EKN: Is the addition of the Mini Max Rev Limiter from the MAXSpeed Group something you have been hoping to see for the category?
AS: Mini Max has gotten a bad rap over the years for the ďTurboĒ situation. Guys figured out that if they got the chassis and carburetion just right, you could create this ďTurboĒ effect that gain more RPM for the engine and more MPH. That scared a lot of people away from Rotax, people who should have been racing it. They elected to run elsewhere because of the voodoo that is ďTurboĒ. To get ďTurboĒ, it wasnít but hard work like anything else in racing. It was not voodoo. Iím very happy with the Rev Limiter. Iím very happy we will eliminate the ďTurboĒ, and produce some closer racing. More importantly, it will take the perception of ďTurboĒ away from the Rotax program.
EKN: This was the first year you served as the WKA Trustee for District 10. What have you taken away from your first 12 months of your term?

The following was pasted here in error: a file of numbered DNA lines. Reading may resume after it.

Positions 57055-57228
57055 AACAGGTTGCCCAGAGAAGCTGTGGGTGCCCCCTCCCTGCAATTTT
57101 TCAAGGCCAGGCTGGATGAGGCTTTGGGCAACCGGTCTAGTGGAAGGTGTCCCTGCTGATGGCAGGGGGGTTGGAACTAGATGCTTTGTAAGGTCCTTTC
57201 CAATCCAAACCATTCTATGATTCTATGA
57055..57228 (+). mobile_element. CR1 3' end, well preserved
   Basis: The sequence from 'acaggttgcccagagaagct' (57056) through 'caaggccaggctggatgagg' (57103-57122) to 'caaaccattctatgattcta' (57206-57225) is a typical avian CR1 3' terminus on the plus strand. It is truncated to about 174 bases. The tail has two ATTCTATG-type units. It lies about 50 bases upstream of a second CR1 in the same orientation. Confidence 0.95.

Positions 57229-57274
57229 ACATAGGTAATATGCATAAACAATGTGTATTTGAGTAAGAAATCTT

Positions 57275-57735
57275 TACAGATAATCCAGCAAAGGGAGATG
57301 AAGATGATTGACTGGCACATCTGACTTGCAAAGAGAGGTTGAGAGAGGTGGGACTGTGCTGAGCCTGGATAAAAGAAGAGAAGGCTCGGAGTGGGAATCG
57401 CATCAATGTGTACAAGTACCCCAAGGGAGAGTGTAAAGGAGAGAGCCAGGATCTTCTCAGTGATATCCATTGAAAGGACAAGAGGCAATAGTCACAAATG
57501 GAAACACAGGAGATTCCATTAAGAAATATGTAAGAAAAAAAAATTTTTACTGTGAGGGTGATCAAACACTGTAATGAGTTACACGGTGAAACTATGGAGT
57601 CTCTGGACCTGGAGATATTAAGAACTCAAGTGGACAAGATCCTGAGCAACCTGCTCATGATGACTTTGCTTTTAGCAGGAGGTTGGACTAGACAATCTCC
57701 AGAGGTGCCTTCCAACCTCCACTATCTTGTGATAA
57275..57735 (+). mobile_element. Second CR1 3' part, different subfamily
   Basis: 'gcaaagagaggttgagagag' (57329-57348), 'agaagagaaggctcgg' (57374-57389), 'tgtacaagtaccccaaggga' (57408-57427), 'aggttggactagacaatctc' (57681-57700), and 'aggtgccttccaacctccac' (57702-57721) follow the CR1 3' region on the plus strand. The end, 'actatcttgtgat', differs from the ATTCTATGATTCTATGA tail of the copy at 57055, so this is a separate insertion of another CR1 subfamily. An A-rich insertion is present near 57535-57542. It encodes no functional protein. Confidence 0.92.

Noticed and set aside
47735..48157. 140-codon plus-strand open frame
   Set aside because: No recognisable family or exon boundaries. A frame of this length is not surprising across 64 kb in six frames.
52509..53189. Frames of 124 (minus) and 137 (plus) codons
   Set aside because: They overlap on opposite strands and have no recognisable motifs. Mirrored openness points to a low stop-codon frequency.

AS: Like anything with that type of board system, you are going to have a lot of personality that come from a lot different walks of like. You got guys who own businesses in karting, outside of karting, promoters, and just guys who love the sport. Itís interesting when you get all those people together for conference calls and personal meetings. It is interesting for me to see whatís going on in other parts of the country. Itís been different because a lot of the WKA business is east of the Mississippi, where sometimes I feel like we are on an island out here in southern California. I probably have the largest geographical district, so I call it the ĎLouisiana Purchase Westí (laughing). Itís been an eye opener. The challenge with groups like that is itís all volunteer work. We all give up our time for it. From the people that want to poke holes, they always want to say there is a conflict of interest. Well, in karting, there is no conflict of interest, there is just INTEREST, because if you didnít have an interest in the sport, you wouldnít spend all the time volunteering for it. That part sometimes upsets me because you hear people saying you canít vote on that, because there is a conflict of interest. Itís not a conflict, itís something I do every day and care about.